There’s a low risk for load shedding on Thursday, according to Eskom, despite the rise in unplanned outages and unavailable capacity. In an update…
South African startups and those that help entrepreneurs should learn from the sexual harrasment exposes that have rocked Silicon Valley recently, says SweepSouth founder Aisha Pandor.
Speaking at a Heavy Chef Startup Nation event a Workshop 17 in Cape Town last night, Pandor (pictured above, right with Michael Deon the founder of Augmentors Game on the left and Fred Roed, the founder of Heavy Chef) said a three-month stint in 2015 working in Silicon Valley taught her a lot on entrepreneurship, including a few negative lessons.
“We also learnt what not to do as a start-up,” she added.
SA should use case of David McClure as lesson on sexual harassment stresses Aisha Pandor
Referring to David McClure the former CEO of 500 Startups she said the South African ecosystem can use his case “as a lesson on how not to behave towards female founders”.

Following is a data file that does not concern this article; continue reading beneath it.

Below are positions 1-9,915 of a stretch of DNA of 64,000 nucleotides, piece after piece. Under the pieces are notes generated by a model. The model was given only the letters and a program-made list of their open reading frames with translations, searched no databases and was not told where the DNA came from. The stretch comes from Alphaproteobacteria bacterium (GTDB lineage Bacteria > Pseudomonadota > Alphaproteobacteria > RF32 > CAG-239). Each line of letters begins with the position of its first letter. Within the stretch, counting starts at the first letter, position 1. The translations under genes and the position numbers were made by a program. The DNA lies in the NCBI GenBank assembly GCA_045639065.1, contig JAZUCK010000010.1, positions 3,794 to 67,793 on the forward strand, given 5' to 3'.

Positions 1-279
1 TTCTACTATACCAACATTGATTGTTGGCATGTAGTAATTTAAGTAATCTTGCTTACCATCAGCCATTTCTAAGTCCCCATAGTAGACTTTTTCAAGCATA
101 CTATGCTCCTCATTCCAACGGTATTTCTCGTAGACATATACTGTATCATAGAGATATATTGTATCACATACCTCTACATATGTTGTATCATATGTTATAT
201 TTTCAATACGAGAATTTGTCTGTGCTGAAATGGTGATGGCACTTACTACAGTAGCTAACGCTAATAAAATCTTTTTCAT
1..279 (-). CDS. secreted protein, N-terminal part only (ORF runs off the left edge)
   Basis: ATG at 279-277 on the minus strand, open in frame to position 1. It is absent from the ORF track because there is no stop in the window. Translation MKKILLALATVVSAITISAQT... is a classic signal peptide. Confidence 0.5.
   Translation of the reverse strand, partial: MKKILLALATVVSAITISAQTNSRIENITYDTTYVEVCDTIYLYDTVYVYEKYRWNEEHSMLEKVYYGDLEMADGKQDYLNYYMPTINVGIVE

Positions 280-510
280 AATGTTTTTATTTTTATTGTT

McClure, a venture capitalist, resigned from the early stage venture fund and seed accelerator earlier this month after allegations of sexual harassment were levelled against him by two women entrepreneurs Sarah Kunst and Cherly Sew Hoy. He later apologised in a blog post and confessed to making inappropriate advances to women.
Pandor, a former a management consultant, founded the company with her husband Alen Ribic. SweepSouth provides an on-demand cleaning service and she said the company is addressing high levels of unemployment and low job security in a sector where women are often exploited.
SweepSouth has been operating for the last two years now has made 250 000 bookings through its platform with over 1.4 million hours of cleaning carried out across four cities in South Africa.
Featured image: (left to right) Augmentors Game founder Michael Deon, SweepSouth founder Aisha Pandor and Heavy Chef founder Fred Roed